The Auburn Alum Behind ONEC1TY, Nashville’s Healthiest Community
A once-vacant 20-acre parcel of land in West Nashville will soon play host to medical companies, hundreds of residents, and daily outdoor exercise and meditation classes.
This is ONEC1TY, a burgeoning mixed-use development in Nashville’s hospital district. The brainchild of Ryan Doyle, the project strives to create a model for healthy living in one of the country’s fastest-growing real estate markets.
For Doyle, this project is the culmination of almost a decade spent in healthcare real estate and the experience he gleaned as a member of Auburn University’s Master of Real Estate Development program, which spurred him to consider the kind of communities he could help create as a real estate developer.
“The program got me thinking about the idea of place and how buildings can underpin communities,” said Doyle, who serves as ONEC1TY's general manager. “I wanted to create a community not just focused on healthcare, but focused on health.”
ONEC1TY now serves as a case study for current Auburn master’s degree students, but will also serve as an example of healthy, sustainable development for Nashville and other cities in the Southeast. Bisnow sat down with Doyle to dive into how Auburn’s MRED program influenced ONEC1TY and what he sees as the future of development in Nashville.
Bisnow: How did you find your way into real estate?
Ryan Doyle: My background is as a healthcare administrator and I worked for a long time in healthcare real estate at Welltower, a publicly traded REIT. I thought a lot about how to bring care closer to where people live and work. As I moved more into capital planning for senior housing and medical office, it struck me that I should go back for a formal real estate development curriculum to focus on what’s beyond just healthcare, which led me to Auburn.
Bisnow: How did the idea for ONEC1TY come about?
Doyle: The MRED program really got me thinking about the more macro aspects of real estate and inspired me to consider Nashville as a whole. I started asking myself how I could make more of a difference, not just finding the next site for a medical office building, but reshaping the city on a larger scale.
I envisioned a mixed-use district, or really an innovation district, that would become an anchor for all of the surrounding hospitals and medical office buildings.
Bisnow: Did you have any partners on the project?
Doyle: Prior to breaking ground, I began working with a developer from Dallas, Cambridge Holdings, who really accelerated the vision, backed the project financially and executed the land development, the first office building and multifamily community. Thanks to those early investments and our focus on place, we are bringing in best-in-class partners to implement additional hospitality, high-rise office and residential uses.
Bisnow: What’s the philosophy behind ONEC1TY?
Doyle: The goal is to foster healthier behaviors by making healthier choices the easy choices. The master plan includes building healthy workplaces and walkable streets, bringing in a retail strategy driven by fresh food, having lots of open space and programming that space with fitness and the arts. We’re right here in the heart of hospitals and universities, so health innovation is at the forefront.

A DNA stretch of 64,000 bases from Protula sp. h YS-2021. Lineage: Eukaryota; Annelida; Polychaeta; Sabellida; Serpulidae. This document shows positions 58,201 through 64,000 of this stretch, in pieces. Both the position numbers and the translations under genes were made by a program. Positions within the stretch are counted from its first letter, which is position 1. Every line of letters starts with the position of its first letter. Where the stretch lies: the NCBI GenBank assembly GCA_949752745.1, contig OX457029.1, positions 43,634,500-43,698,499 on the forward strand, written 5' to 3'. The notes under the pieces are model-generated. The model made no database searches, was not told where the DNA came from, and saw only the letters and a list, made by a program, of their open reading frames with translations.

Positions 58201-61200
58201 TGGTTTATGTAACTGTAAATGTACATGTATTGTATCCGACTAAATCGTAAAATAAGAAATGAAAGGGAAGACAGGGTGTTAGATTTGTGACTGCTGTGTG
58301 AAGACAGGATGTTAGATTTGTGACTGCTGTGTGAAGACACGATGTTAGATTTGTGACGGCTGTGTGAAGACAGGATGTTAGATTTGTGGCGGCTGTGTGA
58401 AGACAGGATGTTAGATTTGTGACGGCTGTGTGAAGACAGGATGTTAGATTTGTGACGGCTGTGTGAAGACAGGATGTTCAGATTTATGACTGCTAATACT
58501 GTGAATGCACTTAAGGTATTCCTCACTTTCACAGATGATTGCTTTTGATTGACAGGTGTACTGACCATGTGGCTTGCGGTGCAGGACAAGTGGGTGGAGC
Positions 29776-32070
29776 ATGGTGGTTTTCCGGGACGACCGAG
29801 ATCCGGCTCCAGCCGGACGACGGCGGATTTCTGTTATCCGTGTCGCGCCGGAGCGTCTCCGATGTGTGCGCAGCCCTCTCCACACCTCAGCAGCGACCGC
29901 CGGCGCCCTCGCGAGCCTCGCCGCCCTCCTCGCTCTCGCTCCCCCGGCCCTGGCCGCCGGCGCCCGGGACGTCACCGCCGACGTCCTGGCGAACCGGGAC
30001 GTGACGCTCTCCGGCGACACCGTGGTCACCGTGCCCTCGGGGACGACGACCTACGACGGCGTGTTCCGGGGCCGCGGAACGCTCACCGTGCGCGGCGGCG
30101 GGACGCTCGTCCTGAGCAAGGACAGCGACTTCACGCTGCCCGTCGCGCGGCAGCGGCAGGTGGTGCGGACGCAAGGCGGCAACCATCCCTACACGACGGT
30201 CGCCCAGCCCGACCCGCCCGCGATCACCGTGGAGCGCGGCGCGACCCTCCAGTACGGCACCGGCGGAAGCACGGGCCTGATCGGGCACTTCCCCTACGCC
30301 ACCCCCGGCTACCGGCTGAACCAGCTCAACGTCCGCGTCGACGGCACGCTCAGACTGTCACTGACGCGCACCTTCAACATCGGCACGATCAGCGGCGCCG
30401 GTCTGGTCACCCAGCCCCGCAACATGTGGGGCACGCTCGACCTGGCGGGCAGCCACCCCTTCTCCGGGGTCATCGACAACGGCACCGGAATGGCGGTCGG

Bisnow: Why do you think health-focused development is important, especially in a city like Nashville?
Doyle: I learned as a healthcare executive how important it is to keep communities healthy. Health is really going to be the new sustainability. LEED has been around forever, but just in the last five years we’re seeing WELL Certification, which has its emphasis on health.
Of all the regions of the U.S., the Southeast may be the unhealthiest. We’re only working on 20 acres, that’s hardly even a pilot project, but we need these principles to inform how cities in the Southeast redevelop and create spaces as we urbanize.
Bisnow: How do you think ONEC1TY was influenced by the Auburn MRED program?
Doyle: From the very first class, the program broadened my view of real estate. We worked through case studies and field studies, visiting with city officials from Boston to Portland to learn how development plans are created. It made me think beyond the healthcare projects that I was used to, about how cities are created for their citizens.
Bisnow: Are you still involved with the MRED program?
Doyle: For a while, I was an adjunct faculty member, and I would lead field studies. The program still brings classes up to Nashville and ONEC1TY for visits, and I still serve on the alumni advisory board.
I’m still very involved with my classmates. There were 20 of us, and I would say I still talk to 15 or so on a monthly basis, even six or seven years out of the program. Our year brought together executives with experience in finance, architecture, urban planning, construction and so many other fields. I feel like I learned as much from my classmates as my instructors.
Bisnow: How do you think health-focused development can prove its worth to the wider world of CRE?
Doyle: That’s really the catch-22: proving that the investment is actually making people happier and healthier. I would love to commission a long-term, epidemiological study at ONEC1TY and other health-focused developments to show their value. For now, it might have to be enough to show that we have happier, more satisfied, more productive workforces, companies renewing their leases and people who want to live and play here and use the health and wellness amenities.
This feature was produced in collaboration between Bisnow Branded Content and Auburn Master of Real Estate Development. Bisnow news staff was not involved in the production of this content.